NCPA - National Center for Policy Analysis

Increase In Regulators And Regulatory Costs

February 24, 1999

Federal regulatory spending grew 8.4 percent in real terms from 1997 to 1998, says a new report from the Center for the Study of American Business. The study includes both social and economic regulation.

Social rules are those that cover consumer health and safety, job safety, the environment and energy. Economic rules apply to the conduct of specific industries -- such as financial and banking regulations.

  • The federal government will spend $17.9 billion this year making sure the rest of the nation complies with Washington's rules and regulations.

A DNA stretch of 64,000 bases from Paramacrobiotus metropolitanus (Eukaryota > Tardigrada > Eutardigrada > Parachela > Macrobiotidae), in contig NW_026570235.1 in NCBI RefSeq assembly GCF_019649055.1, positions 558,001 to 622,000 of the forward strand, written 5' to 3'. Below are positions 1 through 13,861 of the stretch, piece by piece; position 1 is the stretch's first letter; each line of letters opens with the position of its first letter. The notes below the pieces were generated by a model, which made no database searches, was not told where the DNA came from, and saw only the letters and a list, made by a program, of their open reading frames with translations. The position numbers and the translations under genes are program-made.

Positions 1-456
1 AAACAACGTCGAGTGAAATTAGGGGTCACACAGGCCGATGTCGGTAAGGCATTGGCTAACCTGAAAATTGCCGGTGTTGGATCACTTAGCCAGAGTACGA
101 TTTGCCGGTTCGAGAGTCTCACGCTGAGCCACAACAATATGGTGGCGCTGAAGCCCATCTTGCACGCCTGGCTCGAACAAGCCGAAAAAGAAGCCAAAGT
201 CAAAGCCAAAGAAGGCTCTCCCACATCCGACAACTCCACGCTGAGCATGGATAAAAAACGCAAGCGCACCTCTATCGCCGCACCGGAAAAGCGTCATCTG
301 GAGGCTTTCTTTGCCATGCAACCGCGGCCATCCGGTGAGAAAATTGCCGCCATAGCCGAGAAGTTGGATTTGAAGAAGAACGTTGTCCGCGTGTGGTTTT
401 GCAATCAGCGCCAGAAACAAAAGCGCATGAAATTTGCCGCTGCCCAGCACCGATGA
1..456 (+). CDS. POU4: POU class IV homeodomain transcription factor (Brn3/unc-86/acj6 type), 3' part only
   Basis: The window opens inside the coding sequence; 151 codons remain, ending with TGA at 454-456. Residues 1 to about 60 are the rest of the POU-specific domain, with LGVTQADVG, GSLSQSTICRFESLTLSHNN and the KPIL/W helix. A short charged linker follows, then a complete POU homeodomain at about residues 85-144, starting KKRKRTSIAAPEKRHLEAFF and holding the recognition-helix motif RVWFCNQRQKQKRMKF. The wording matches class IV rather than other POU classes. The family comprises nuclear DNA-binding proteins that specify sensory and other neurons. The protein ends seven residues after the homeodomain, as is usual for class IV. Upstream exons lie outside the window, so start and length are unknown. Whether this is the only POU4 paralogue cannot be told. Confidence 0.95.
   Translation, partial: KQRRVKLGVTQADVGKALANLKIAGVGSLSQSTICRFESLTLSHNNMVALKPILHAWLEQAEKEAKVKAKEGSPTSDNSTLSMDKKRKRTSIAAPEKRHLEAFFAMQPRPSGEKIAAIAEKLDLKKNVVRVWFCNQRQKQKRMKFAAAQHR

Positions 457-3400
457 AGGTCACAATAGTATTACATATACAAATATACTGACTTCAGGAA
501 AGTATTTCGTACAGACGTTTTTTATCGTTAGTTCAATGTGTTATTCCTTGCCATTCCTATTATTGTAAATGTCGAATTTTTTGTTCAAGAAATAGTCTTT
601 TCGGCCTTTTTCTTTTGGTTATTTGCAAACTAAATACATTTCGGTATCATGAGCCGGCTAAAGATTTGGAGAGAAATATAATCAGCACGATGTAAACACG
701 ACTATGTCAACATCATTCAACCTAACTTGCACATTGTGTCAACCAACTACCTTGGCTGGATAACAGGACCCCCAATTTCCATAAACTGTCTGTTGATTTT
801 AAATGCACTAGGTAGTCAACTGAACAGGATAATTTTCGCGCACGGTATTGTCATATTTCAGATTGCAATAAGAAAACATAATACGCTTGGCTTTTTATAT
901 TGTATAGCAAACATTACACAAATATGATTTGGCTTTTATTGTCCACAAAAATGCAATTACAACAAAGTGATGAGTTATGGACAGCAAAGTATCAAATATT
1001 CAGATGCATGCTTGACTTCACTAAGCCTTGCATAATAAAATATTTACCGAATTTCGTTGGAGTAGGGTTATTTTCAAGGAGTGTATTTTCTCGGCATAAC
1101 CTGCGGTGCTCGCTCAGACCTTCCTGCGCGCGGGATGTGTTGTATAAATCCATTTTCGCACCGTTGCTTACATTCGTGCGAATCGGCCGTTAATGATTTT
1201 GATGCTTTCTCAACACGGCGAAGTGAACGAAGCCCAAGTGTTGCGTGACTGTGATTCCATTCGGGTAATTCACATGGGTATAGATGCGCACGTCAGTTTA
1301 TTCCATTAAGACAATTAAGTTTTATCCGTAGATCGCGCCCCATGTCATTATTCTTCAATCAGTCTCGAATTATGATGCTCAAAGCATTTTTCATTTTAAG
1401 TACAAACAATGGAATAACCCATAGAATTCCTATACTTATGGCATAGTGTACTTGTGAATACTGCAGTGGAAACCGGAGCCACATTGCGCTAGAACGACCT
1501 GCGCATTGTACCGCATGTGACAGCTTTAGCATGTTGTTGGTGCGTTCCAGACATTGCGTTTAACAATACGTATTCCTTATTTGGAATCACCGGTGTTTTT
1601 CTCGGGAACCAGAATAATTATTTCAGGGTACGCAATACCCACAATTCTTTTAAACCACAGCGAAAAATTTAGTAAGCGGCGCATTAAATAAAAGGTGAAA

• Staffing at regulatory agencies will increase about 1 percent this year -- following a 3.2 percent increase in workers last year.
  • These agencies will have a projected combined workforce of 127,927.
  • Spending on social regulations will grow 0.1 percent this year, but staffing will increase 0.9 percent -- while economic rules will cost another 1.1 percent in real terms, and staffing will climb 1.3 percent.

Historically, spending to enforce regulations more than doubled between 1960 and 1970 -- and it more than doubled again between 1970 and 1980. But during the 1980, which embraced the Reagan presidency, total regulatory spending increased just 18 percent.

Spending to enforce social regulation jumped from $1.4 billion in 1960 to $8.8 billion in 1980 -- a 543 percent increase in real terms.

Source: Macroscope, "Boom-Time for Rules," Investor's Business Daily, February 24, 1999.

 

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